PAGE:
School counselors are employed by institutions providing primary and secondary education to ensure that all the students are healthy, well-adjusted, and safe. School counselors at the elementary level work in tandem with parents, administrators, teachers, and students to assess a student’s strengths and special needs. They also assist administrators and teachers in creating appropriate school curricula. The duties of a high school counselor are similar. Besides, they have to counsel students on social, personal, and academic problems such as bullying, teen pregnancy, and drug addiction. Moreover, school counselors aid students in choosing appropriate careers and the needed education.
As with other counselors, those aspiring to work in schools too need to obtain a state license. The requirements differ according to the state and employer. An aspiring school psychologist should enquire with state and local bodies as well as employers and organizations with volunteers to find out the specific requirements in your locality. Normally, both primary and secondary school counselors are required to have a state-administered certification in school counseling. They should also have completed at least a master's degree coursework. Additional requirements could include teaching experience or a certificate qualifying you to teach.
A course that trains you to become a school counselor will have subjects such as social and cultural diversity, human growth and development, career development, human relationships, pedagogy, child psychology, and adolescent development. Apart from classroom studies, the student might be able to practice counseling skills under supervised conditions. The coursework required to qualify as a school counselor is normally taught in college degree programs that focus on education, psychology, social sciences, or interdisciplinary degree programs. After sufficient field experience as a school counselor, some psychologists study further to obtain higher-paying work as counseling educators or school administrators.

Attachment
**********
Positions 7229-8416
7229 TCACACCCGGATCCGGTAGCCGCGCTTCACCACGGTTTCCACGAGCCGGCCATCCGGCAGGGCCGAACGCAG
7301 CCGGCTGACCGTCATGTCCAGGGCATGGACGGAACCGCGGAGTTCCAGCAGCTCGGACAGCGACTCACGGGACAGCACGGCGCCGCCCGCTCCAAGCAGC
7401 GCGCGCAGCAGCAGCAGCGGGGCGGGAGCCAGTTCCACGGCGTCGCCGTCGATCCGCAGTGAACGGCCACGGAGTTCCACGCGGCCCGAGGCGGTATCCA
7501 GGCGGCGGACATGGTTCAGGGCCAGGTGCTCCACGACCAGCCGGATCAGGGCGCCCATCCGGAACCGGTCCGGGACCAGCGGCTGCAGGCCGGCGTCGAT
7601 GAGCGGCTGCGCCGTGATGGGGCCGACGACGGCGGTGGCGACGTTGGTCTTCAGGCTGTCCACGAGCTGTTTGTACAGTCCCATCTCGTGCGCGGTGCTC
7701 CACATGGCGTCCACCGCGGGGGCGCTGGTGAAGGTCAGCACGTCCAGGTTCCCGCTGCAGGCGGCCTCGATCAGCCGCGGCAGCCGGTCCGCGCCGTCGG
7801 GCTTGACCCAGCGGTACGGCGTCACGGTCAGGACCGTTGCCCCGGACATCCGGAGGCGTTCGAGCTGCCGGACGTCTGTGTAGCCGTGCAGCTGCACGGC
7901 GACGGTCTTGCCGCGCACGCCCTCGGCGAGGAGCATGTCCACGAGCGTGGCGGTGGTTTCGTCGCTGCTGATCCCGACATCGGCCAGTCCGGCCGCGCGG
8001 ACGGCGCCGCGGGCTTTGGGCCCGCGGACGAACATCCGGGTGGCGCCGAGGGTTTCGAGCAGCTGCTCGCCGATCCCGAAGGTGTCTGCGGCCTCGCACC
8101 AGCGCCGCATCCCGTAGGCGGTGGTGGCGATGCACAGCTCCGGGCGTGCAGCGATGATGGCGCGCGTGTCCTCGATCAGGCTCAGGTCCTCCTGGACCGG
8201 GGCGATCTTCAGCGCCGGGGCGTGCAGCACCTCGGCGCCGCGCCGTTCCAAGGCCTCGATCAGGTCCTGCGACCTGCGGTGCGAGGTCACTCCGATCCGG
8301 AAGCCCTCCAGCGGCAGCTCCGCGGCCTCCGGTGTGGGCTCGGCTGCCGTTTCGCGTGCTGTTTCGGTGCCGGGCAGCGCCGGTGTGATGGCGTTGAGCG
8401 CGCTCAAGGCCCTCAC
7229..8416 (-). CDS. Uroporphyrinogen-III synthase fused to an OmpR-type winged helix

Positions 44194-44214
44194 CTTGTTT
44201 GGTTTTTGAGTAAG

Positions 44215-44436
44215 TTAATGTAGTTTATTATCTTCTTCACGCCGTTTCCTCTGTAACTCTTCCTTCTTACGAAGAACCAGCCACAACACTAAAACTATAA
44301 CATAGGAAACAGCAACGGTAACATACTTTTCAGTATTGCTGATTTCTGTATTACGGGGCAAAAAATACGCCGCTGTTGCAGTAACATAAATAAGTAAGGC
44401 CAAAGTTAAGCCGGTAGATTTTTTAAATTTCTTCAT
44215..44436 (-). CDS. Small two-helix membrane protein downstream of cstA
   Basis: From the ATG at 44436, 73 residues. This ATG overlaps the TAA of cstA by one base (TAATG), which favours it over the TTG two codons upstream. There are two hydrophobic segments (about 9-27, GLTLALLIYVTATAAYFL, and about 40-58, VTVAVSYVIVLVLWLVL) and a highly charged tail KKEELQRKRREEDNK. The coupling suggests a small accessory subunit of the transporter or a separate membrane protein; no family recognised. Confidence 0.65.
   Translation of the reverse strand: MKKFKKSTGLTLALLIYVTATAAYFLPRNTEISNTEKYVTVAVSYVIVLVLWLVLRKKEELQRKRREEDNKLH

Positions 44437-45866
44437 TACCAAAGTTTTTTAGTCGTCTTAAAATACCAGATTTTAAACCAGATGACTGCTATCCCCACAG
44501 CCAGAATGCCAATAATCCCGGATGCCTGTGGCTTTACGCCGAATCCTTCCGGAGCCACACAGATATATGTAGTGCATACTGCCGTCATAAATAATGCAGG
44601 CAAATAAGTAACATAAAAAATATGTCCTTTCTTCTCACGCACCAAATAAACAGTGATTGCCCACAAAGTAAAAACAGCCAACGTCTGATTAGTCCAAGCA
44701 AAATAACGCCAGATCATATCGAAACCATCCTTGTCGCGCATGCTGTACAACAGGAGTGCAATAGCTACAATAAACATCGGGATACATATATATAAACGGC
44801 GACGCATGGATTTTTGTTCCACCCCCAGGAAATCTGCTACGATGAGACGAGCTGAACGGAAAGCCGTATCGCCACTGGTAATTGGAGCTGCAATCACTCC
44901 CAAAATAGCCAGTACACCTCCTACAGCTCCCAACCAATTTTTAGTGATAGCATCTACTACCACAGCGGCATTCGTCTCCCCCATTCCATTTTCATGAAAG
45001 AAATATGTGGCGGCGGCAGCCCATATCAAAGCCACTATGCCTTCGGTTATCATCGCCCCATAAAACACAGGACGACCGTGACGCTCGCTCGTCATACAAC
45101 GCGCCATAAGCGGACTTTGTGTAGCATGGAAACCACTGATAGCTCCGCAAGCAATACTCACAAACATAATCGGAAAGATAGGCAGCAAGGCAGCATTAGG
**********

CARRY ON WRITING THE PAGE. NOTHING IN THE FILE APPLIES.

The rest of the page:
The U.S. Bureau of Labor Statistics (BLS) expects job opportunities for school counselors to grow at 13 percent until 2016. This is the same as that for most other occupations. The BLS expects greater enrollment in colleges, postsecondary schools, and universities to help grow school counseling careers. More school counseling jobs are likely to be found away from the suburbs, as it is more difficult to recruit qualified school counselors in rural and urban areas.
A school psychologist applies the principles of educational psychology in a school environment to enhance the educational experience of individual students. For this they focus on assessment, design, and treatment. For instance, school psychologists can help train educators, design courses, assess the progress of students, and remediate issues discovered during assessment. School psychology is an holistic practice, meaning that parents, teachers and administrators are also engaged to ensure that the problems faced by a student are solved effectively.
The majority of educational psychologists major in psychology or education at the undergraduate level. To enroll in an accredited post-graduate course you need to submit you’re your Graduate Record Examination (GRE) scores.
Those wanting a doctoral degree can choose between becoming a doctor of philosophy in psychology (Ph.D.) or a doctor of education (Ed.D.). In both cases you will have to study for five years after you obtain your bachelor’s degree. There are no major differences between the two courses of study. Earlier, the Ph.D. program focused on research. Now, only a few Ph.D. programs follow this policy. Typically, those holding a master’s degrees in educational psychology are not qualified to practice as educational psychologists. However, some states grant licenses to appropriately qualified people. Those with only a master’s degree are not called "psychologists." However, they can develop curriculum and train and assess (not treat) students. Some states are willing to license those with a specialist degree in education (Ed.S.). This is a post-masters and pre-doctoral degree that takes three years to complete.
All degree-holders have to obtain a government license by clearing an examination and showing proof of professional experience. The minimum experience required differs according to state and usually range from 1500 to 3000 hours (that is, one to two years) of clinical internships that have been supervised. Those school psychologists who desire to assess and treat students, especially children, must be understanding, personable, and patient.
Most school psychologists work in schools--elementary and high. A few work in government agencies, universities, and as private consultants. The National Association of School Psychologists has said that the average income in this field was $60,581 in the year 2004-2005. According to a report by the U.S. Bureau of Labor Statistics, in 2008, national average annual income for educational psychologists (a group that includes school psychologists) was around $68,400. The BLS further expects job opportunities for school psychologists to increase by 11 percent from 2008 to 2018.
The enactment of the No Child Left Behind Act by the Federal government in 2002 is also likely to help increase and sustain the need for school psychologists. This act focuses on the implementation of research practices based on science in the classroom apart from insisting on accountability and scholastic improvement.